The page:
Multicolour immunofluorescence on tissue sections is very informative, when it comes to the expression of various tissue and differentiation markers. However, usually it is performed in cryostat sections: the cell and tissue morphology has to be sacrificed to preserve the antibody reactivity.
And quite often, when dealing with small tissue samples, such as biopsies, early stage embryos, unique tumours and other tissue abnormalities from transgenic mice, one would like to have both: fix the material in formalin (with embedding) to preserve the morphology, and to perform IF staining of sections obtained from fixed tissue.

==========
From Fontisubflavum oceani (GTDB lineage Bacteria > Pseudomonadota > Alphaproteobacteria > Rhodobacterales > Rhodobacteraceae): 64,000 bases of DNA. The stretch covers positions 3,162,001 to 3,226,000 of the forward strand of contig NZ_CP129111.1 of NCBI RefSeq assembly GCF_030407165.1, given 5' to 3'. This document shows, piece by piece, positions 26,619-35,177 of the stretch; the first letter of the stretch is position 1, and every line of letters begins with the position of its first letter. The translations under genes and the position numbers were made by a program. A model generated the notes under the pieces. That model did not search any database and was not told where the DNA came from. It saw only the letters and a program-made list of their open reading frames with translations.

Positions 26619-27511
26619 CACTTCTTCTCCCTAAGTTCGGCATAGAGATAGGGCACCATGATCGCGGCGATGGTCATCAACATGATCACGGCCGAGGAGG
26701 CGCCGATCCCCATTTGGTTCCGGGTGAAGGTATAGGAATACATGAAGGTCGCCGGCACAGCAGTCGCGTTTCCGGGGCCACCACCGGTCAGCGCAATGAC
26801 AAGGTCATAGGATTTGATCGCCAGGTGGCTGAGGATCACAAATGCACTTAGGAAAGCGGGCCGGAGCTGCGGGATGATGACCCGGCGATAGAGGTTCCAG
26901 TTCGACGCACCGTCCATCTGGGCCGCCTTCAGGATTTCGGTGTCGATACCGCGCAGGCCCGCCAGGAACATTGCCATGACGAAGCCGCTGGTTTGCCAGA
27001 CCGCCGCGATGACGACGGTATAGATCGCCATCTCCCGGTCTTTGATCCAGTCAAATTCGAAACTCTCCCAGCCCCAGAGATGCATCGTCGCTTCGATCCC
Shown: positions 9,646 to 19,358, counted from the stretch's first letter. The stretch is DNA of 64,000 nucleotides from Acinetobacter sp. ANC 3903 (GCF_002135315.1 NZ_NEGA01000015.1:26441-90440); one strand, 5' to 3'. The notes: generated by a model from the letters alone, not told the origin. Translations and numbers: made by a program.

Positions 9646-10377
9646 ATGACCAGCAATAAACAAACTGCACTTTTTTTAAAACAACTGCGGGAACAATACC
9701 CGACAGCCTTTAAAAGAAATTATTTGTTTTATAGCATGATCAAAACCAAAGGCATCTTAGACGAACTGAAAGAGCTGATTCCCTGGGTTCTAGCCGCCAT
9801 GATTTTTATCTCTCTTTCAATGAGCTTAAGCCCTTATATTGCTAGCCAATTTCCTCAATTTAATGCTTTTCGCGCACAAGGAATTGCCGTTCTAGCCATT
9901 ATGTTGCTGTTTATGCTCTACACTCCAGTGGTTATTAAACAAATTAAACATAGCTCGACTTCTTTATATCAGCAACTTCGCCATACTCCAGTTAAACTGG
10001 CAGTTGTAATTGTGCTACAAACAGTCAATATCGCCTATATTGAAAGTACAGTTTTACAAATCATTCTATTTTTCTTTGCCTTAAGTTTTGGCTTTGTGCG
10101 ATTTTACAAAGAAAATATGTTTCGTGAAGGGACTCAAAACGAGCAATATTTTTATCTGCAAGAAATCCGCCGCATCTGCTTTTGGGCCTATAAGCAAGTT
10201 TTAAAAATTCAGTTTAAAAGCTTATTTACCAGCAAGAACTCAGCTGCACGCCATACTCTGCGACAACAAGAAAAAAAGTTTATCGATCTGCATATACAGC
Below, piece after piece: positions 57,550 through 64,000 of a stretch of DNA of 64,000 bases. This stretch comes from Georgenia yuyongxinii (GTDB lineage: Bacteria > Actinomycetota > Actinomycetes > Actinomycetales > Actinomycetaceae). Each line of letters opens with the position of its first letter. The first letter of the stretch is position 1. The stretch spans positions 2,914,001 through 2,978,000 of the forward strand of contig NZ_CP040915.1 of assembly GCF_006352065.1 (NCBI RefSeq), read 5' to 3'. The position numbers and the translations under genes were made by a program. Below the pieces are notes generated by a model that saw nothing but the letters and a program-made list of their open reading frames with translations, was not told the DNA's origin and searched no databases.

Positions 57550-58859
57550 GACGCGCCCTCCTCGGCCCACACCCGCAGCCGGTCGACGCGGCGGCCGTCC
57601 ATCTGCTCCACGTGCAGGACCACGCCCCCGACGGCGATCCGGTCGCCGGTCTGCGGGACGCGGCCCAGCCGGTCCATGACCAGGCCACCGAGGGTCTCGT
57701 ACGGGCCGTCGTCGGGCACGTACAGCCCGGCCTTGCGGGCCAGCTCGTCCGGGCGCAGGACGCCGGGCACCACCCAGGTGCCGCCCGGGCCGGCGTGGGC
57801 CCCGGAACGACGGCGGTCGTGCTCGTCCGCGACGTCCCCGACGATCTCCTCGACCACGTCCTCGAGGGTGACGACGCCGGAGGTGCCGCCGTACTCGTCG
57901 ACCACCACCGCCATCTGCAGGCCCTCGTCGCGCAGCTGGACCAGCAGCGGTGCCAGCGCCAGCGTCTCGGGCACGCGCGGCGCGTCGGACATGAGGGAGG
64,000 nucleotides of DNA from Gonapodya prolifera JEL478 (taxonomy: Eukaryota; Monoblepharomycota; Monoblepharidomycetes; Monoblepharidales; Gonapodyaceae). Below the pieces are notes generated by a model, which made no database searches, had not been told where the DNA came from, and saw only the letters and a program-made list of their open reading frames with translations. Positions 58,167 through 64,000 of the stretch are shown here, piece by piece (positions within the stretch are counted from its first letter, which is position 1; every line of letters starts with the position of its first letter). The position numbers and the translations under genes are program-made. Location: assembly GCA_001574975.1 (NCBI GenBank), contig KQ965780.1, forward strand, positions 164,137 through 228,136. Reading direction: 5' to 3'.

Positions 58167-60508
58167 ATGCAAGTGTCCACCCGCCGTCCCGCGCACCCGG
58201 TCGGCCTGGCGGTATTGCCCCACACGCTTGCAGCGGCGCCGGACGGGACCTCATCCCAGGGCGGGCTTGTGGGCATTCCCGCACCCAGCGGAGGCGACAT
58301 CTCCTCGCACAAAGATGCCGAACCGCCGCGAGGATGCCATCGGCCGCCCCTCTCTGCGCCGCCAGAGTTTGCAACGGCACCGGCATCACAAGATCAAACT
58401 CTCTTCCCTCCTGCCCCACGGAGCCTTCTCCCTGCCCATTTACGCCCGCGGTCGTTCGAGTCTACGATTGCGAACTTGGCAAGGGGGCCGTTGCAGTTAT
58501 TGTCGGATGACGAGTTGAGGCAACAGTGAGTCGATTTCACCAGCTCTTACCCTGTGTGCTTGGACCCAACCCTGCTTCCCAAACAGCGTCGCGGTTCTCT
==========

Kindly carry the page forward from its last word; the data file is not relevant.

In their recent publication Villasenor et al (2012) had exactly the task described above: they were studying expression of EphB3 in developing pancreas. They fixed the embryos and, using 2100 Retriever, unmasked all the required antigens for double immuno-fluorescence.